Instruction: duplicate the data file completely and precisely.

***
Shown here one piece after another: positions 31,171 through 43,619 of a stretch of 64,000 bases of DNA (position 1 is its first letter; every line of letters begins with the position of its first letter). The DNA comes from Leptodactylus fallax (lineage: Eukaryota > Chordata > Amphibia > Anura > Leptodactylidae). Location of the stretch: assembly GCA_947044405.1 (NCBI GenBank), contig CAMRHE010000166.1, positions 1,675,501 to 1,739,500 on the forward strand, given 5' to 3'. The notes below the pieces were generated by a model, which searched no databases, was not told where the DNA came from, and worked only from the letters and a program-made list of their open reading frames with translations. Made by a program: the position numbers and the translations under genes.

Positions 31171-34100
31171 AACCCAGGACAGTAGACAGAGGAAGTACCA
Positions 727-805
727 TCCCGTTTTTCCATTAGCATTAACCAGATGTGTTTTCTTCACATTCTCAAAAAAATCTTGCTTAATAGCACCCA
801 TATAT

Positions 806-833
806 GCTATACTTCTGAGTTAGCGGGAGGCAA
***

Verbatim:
Shown here one piece after another: positions 31,171 through 43,619 of a stretch of 64,000 bases of DNA (position 1 is its first letter; every line of letters begins with the position of its first letter). The DNA comes from Leptodactylus fallax (lineage: Eukaryota > Chordata > Amphibia > Anura > Leptodactylidae). Location of the stretch: assembly GCA_947044405.1 (NCBI GenBank), contig CAMRHE010000166.1, positions 1,675,501 to 1,739,500 on the forward strand, given 5' to 3'. The notes below the pieces were generated by a model, which searched no databases, was not told where the DNA came from, and worked only from the letters and a program-made list of their open reading frames with translations. Made by a program: the position numbers and the translations under genes.

Positions 31171-34100
31171 AACCCAGGACAGTAGACAGAGGAAGTACCA
Positions 727-805
727 TCCCGTTTTTCCATTAGCATTAACCAGATGTGTTTTCTTCACATTCTCAAAAAAATCTTGCTTAATAGCACCCA
801 TATAT

Positions 806-833
806 GCTATACTTCTGAGTTAGCGGGAGGCAA